This Week’s Obsession: One Shining Moe-Ment

This Week’s Obsession: One Shining Moe-Ment Comment Count

Seth June 15th, 2018 at 2:08 PM

[Bryan Fuller]

THIS ARTICLE HAS A SPONSOR: It’s Nick Hopwood, our MGoFinancial Planner from Peak Wealth Management. Nick is also a Podcaster—if you haven’t listened to it before, his podcast Finding True Wealth, with recent episodes covering the mortgage industry, social security disability, and what number is enough for retirement.

Legal disclosure in tiny font: Calling Nick our official financial planner is not intended as financial advice; Nick is an advertiser who financially supports MGoBlog. MGoBlog is not responsible for any advice or other communication provided to an investor by any financial advisor, and makes no representations or warranties as to the suitability of any particular financial advisor and/or investment for a specific investor.

-------------------------------

The Question:

When you close your eyes and think of Moe Wagner what moments come to mind? Can have multiple answers.

Ace: Trying to narrow it to one…

But if we had to, it would start here:

Seth: Other than Gary...

Ace: But that moment also shows why this starts to get really hard. That was the final blow in a two-year-long battle with Nick Ward that was an absolute joy to watch. Wagner had a few of those. The Painter-Beilein Wars spring to mind.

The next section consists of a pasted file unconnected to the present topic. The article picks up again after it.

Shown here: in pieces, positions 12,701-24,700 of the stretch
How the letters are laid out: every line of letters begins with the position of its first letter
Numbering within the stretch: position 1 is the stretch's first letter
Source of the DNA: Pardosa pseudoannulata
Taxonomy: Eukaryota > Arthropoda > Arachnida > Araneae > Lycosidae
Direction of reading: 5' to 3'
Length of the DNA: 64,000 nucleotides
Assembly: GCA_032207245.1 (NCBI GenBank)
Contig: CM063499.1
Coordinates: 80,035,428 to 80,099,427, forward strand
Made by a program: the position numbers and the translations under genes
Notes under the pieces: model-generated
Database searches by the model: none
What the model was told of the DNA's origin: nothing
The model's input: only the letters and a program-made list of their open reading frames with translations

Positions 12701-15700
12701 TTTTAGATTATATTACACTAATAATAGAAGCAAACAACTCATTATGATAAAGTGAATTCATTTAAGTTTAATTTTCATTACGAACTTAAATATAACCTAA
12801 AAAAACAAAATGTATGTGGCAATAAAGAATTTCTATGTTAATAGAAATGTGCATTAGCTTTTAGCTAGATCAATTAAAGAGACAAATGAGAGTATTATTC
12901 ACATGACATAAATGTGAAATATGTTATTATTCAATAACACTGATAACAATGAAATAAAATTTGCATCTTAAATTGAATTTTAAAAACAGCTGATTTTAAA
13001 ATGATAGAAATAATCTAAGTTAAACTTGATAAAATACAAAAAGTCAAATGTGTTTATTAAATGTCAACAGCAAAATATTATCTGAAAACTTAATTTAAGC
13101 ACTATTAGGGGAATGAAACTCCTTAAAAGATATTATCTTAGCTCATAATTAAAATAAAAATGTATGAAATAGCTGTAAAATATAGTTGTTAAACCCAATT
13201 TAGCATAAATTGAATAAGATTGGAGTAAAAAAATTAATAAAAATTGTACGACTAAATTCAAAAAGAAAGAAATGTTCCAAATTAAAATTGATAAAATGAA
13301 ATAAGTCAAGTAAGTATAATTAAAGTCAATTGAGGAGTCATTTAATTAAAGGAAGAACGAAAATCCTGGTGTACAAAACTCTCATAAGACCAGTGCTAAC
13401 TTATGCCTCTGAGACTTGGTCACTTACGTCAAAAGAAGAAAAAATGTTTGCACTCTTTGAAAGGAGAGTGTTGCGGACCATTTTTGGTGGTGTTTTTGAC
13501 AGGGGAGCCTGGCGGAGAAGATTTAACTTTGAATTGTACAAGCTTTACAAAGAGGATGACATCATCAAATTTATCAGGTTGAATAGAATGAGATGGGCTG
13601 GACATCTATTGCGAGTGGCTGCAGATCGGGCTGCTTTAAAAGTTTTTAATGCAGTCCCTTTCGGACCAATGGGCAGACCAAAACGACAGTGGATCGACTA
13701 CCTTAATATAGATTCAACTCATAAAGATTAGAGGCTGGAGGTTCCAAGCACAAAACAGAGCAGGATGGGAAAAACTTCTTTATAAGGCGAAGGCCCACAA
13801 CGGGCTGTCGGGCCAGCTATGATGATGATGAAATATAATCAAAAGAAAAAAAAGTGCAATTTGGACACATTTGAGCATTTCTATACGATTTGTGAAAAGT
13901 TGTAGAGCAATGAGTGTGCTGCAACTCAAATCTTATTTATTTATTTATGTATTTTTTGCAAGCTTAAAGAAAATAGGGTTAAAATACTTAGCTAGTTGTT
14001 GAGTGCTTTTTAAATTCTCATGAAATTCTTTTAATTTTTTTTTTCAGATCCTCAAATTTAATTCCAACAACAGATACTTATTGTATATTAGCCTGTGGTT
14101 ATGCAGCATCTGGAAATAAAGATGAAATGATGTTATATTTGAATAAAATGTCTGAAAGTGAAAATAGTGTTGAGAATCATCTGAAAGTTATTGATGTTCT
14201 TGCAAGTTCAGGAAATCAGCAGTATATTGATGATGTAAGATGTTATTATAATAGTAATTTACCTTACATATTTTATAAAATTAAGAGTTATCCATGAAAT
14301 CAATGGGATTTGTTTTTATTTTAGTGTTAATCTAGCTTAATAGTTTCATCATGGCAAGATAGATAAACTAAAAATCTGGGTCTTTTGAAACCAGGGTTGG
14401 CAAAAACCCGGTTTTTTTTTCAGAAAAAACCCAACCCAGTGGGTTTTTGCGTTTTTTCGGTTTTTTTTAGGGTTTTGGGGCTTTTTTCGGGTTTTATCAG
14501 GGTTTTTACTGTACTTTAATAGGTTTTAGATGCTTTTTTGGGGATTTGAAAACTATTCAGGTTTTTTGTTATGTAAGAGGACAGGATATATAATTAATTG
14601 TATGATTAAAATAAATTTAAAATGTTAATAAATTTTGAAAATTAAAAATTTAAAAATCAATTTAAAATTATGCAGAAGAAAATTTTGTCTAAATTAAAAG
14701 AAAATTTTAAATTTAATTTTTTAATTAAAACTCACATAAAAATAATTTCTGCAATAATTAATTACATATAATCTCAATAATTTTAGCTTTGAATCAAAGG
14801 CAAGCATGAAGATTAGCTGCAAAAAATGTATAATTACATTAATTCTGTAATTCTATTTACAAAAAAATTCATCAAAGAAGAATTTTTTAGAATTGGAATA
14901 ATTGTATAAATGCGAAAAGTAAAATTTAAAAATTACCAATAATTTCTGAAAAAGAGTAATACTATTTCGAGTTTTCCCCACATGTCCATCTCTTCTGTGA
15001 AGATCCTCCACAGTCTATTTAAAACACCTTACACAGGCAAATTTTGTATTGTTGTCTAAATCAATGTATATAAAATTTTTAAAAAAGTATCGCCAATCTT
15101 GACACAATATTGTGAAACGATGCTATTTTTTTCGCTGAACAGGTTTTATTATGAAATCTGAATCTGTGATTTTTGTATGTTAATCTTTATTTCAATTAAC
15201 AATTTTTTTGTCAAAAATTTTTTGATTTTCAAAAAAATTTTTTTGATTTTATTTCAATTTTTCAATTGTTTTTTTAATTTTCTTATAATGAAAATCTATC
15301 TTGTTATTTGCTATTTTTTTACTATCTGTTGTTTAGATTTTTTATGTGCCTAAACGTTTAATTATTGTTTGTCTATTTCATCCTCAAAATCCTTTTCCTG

slackbot: image

Ace: One of the first things that comes to mind for me when I think of Moe Wagner is a Matt Painter postgame press conference.

I still have the quotes saved from when he asks the assembled media if they really want to hear this (I’m nodding furiously) and then goes full scheme-geek on how Wagner absolutely blows up everything you want to do on defense.

Seth: The one for me—other than "ankle breaker"—is late in the Final Four, drenched in more sweat than the guy whose job he usurped, dribbles into the lane then right back out to the corner like he just suddenly had an idea to shoot from out there instead, and swoosh.

Brian: Wagner was so sweaty against Loyola

BiSB: Carrying a team for 30 minutes is sweaty work.

Brian: The sweat a culmination of all the work he put in to become an outstanding defensive rebounder. The brow of the working man. The common 6'11" three point shooting man. The man who could no longer be called soft.